Boxing champ embraces Las Vegas low-rider car culture outside the ring
After winning the IBF super middleweight title in 2019, Caleb Plant purchased his dream car, 1964 Chevrolet Impala, and has since bonded with the local low-rider community.
Updated March 24, 2023 - 11:31 am
Super middleweight supremacy wasn’t the only thing Caleb Plant wanted when he moved in 2016 from his native Nashville to Las Vegas. He also wanted a 1964 Chevrolet Impala SS convertible in which to cruise the city’s boulevards alongside the low riders he considers kin.
Like Francisco Franco, a veteran leader in the local low rider community, who fancied his 1959 Impala and showcased it to Plant during a discussion about cars outside his Summerlin home.
“When I win my belt, the first thing I’m going to do with my money, I’m going to buy me an old-school low rider,” Plant would tell Franco — months before he won the IBF title.
“When he actually won his title and he took that money and bought that car and built it, it just sent me to another level of respect,” Franco said. “He’s this big-time boxer that you see on television and on pay-per-view and stuff. But at the end of the day, when it comes to the cars, he’s just another guy.”
Plant (22-1, 13 knockouts) fulfilled a couple of fantasies in 2019 by claiming the belt from Jose Uzcategui, defending it that summer against Mike Lee and putting a portion of the proceeds toward the car he always dreamed of driving.
He’s since bonded with the local community of low riders, with whom he’ll occasionally cruise on weekends when he’s available.
Count him out Saturday night, though, because he’s fighting two-time super middleweight champion David Benavidez (26-0, 23 KOs) at MGM Grand Garden on Showtime pay-per-view presented by Premier Boxing Champions.
“(He has) reached the stratosphere of his profession, and he’s out here hanging with us,” said Franco, a lifelong Las Vegan who met Plant through a mutual friend shortly after he relocated to Las Vegas. “We have that thing in common, building low riders and loving classic cars. It’s a bonding thing. … It’s an awesome thing.”
‘Real down to earth’
Low riders are customized classic cars, with shortened springs, wire wheels and hydraulic lifts that can be activated with the flip of a switch. They’re designed to be driven slow, cruised comfortably and confidently — usually on Saturday nights under the neon lights that shine on the Las Vegas Strip.
“Real community oriented. Real family oriented,” said Plant, who would youthfully peruse muscle car magazines at grocery stores in Nashville and envision himself driving the car he drives now.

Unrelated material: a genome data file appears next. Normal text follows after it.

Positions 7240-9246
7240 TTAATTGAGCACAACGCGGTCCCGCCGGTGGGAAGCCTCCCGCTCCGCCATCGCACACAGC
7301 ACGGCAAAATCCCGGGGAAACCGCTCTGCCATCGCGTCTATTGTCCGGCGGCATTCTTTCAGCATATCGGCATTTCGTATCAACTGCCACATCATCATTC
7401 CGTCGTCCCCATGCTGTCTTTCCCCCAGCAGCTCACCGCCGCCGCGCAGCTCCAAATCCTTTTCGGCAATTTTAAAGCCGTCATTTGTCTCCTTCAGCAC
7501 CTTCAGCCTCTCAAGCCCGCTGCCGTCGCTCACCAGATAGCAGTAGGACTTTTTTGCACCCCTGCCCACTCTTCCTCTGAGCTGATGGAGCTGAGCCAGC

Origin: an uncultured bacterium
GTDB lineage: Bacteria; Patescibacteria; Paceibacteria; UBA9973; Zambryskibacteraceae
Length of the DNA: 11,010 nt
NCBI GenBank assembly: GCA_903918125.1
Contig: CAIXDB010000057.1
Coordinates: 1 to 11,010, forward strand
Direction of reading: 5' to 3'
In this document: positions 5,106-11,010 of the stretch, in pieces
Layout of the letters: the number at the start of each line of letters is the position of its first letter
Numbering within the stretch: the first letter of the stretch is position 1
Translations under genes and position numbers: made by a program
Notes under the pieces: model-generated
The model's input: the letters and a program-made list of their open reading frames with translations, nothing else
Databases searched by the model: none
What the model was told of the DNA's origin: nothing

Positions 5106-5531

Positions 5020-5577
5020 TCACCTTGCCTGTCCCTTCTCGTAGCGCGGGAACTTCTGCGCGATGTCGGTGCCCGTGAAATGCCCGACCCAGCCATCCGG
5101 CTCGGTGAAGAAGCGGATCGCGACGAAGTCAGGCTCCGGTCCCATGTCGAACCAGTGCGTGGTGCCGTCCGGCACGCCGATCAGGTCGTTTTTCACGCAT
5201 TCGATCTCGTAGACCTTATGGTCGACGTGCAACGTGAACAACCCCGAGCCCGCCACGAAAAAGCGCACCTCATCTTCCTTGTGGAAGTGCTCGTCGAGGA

“Nobody’s ever gave me the cold shoulder or anything like that. Real down to earth. Real chill.”
Franco too has long admired low riders, drawing inspiration from the kind of magazines that Plant would read — and driving stylishly slow since he was 17 down Las Vegas Boulevard in a variety of vehicles.
The cruises that were once coordinated via word of mouth and relegated to the Strip are now marketed with social media and extend downtown toward Fremont Street.
They begin by 7 or 8 p.m., include the occasional stop for burgers or tacos and conclude by midnight … most of the time.
Car shows play a supporting role, allowing low riders to convene and exchange enthusiasm about their respective rides.
“The whole thing is kind of a Hispanic, blue-collar rite of passage,” said Franco, a UNLV alum and 23-year veteran of the Las Vegas Valley Water District. “Back in the day, you only had the family car. You didn’t have multiple vehicles … Whatever car you have, you were going to take it out.”
Plant has earned options now, retiring for good the Jeep Grand Cherokee that would struggle to start — and pairing a 1972 Chevrolet Chevelle alongside the Impala he restored to his personal taste upon the 2019 purchase.
The original paint was stripped in favor of a gleaming mint green, the interior re-upholstered and engine upgraded. Fender skirts cover his rear tires and dueling antennas extend from the rear of the body.
The lyrics of legendary West Coast emcees like Nipsey Hussle, Ice Cube, WC or Kurupt usually flow through the speakers and entertain the stoic former champion, who contacted Franco about a cruise he was coordinating when the nine-month reconstruction was complete.
“I saw online you guys were having a big weekend,” Plant said, having delivered on his promise. “Count me in. Let me know what time and place, and I’ll be there.”
Franco called the cruise one of his favorite to date.
And on that night and many others, the super middleweight contender drives slowly — and freely — under the same proverbial Sin City lights he’ll fight Benavidez beneath on Saturday.
“He achieved the one thing that so many people, so many kids around the world, dreamed to do, which is to become a major headliner of a boxing fight,” Franco said. “Regardless of what happens, at the end of the day, he’s going to come out, he’s going to cruise his car and we’re going to have a blast.”
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